From there I decided to spend some time along March Valley Road, where there are usually some ponds that attract dabbling ducks and watery fields that attract shorebirds. Last year I was lucky enough to spot a couple of Northern Shovelers, Dunlin, Semipalmated Sandpipers, Least Sandpipers, Semipalmated Plovers, and single White-rumped Sandpiper in May. I was hoping for a similar experience this year and was not disappointed.
I was driving with the windows down and stopped when I heard a number of birds singing. I got out of the car and started walking along the road, listening to my first Common Yellowthroats and Yellow Warblers of the year. I also saw my first Rose-breasted Grosbeak – a female – and Blue-headed Vireo in the same area. A pair of Eastern Kingbirds were chasing each other and hawking for insects; I was able to get quite close to one of them.
A little further along I stopped by a mucky field covered in puddles; I saw a pair of Gadwalls hanging out near a large puddle with some Canada Geese and several shorebirds scurrying along the wet areas! The three Killdeer weren’t unexpected, but a Least Sandpiper, Spotted Sandpiper, and Solitary Sandpiper were all new for the year. I also heard a Wilson’s Snipe keening in the wet area on the other side of the fence where the large pond on Klondike used to be.
In the new pond beside Klondike Road I saw three Hooded Mergansers diving for fish; I heard my first Baltimore Oriole and Great Crested Flycatcher of the year close by. Altogether I tallied 32 species along March Valley Road – more than the number of species I’d seen there in all of 2013 despite a productive visit near the end of May.
I followed that wonderful visit with a stop at Shirley’s Bay where I found 35 species – including seven warblers! My visit got off to a good start when a pair of Ospreys flew right over the boat launch toward the river….
…and I found a Snowshoe Hare in the scrubby area behind the picnic shelter. This was one of two Snowshoe Hares I saw that day, both of which still had remnants of their snowy white pelage.
An Eastern Phoebe near the boat launch was one of three flycatcher species I found there; I also saw a Great Crested Flycatcher and heard a Least Flycatcher.
The warbler-watching was fantastic. As I wandered the area between the river and the Hilda Road feeders I got great looks at a Northern Parula and a stunning Blackburnian Warbler, came across a group of Palm Warblers foraging on the ground with a Field Sparrow, and counted at least two Black-and-white Warblers, five Yellow Warblers, and three American Redstarts, all of which were new for the year (except the Field Sparrow)!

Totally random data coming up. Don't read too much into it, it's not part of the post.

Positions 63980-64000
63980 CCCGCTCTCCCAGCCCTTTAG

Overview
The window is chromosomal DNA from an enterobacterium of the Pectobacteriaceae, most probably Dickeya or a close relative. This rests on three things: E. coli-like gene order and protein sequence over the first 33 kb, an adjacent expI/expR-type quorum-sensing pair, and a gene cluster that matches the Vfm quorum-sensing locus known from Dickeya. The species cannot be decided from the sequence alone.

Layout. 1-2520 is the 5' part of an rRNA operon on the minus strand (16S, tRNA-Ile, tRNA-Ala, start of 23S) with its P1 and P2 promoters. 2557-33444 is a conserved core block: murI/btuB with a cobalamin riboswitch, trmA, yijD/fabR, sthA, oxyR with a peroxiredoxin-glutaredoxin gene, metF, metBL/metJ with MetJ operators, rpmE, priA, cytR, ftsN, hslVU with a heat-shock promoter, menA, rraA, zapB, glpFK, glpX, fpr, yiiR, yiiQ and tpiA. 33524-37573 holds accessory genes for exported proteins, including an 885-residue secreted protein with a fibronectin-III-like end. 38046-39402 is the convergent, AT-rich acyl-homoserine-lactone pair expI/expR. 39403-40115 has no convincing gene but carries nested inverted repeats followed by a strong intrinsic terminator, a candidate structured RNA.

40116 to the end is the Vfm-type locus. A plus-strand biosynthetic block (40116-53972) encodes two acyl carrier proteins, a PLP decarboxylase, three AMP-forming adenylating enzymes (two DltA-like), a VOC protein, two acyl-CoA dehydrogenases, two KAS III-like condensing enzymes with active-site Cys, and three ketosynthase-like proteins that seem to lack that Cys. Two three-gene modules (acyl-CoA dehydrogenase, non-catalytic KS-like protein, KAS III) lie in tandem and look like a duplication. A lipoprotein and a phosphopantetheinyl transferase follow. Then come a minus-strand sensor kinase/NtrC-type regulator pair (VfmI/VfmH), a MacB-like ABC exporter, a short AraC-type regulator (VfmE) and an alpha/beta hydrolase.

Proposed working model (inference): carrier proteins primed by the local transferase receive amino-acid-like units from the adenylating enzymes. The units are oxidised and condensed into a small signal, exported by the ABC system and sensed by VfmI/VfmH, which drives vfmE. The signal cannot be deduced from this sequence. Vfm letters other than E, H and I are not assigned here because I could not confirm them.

Dozens of Cedar Waxwings had descended on the area, which made it challenging to locate different species whenever I saw something moving in the shrubs. Gray Catbirds and House Wrens had both returned, and I finally got a decent photo of a Brown Thrasher. I was edging around a shrub to get an unobstructed view when all of a sudden the Brown Thrasher darted into the tangle of shrubs. I thought I had spooked him; then I saw a falcon fly by – the resident Merlin? – and realized what had caused the thrasher to flee. I wasn’t able to relocate the falcon to find out what it was.
On my way home I stopped in at Sarsparilla Trail. In the parking lot I found a Chipping Sparrow and heard a Purple Finch singing. The Chipping Sparrow posed nicely on a rock for me; usually I photograph them at my feeder, so it was nice getting one in a more natural setting!
I heard a Yellow-rumped Warbler and a vireo (possibly a Blue-headed Vireo) singing in the conifers beyond the parking lot. I followed a small trail into the woods, and that’s when I saw it: a pile of animal bones scattered about in the middle of the trail.
It was kind of creepy but kind of neat. The animal looked larger than the red squirrels that call Stony Swamp home, and probably larger that the an Eastern Gray Squirrel; I wasn’t sure if it was a rabbit or even a skunk. The skull was not intact, making it difficult to confirm that it was even a rodent (the teeth are usually a dead giveaway…no pun intended).
There did appear to be some fur close to the pelvis. It looks to me as though the animal died here, perhaps in the late summer or fall, and was left to decompose over the winter. My guess is that scavengers scattered the bones, rather than a predator feeding on the animal. I would love to hear what my learned naturalist friends think about this find!
I didn’t see much at Sarsaparilla; I heard a Golden-crowned Kinglet, a Great Crested Flycatcher, and some Swamp Sparrows singing by the pond. On the other hand, I did get a nice photo of a female Red-winged Blackbird on the boardwalk:
I also managed to photograph a Spring Azure in the woods. These little blue butterflies are one of the first butterflies to emerge in the spring.
I had a great day with a wonderful variety of species and a little bit of mystery. After enjoying all the colourful songbirds and shorebirds, butterflies and Snowshoe Hares, I was reminded that even in life there is death, and that watching nature isn’t just about the beautiful and the heartwarming moments.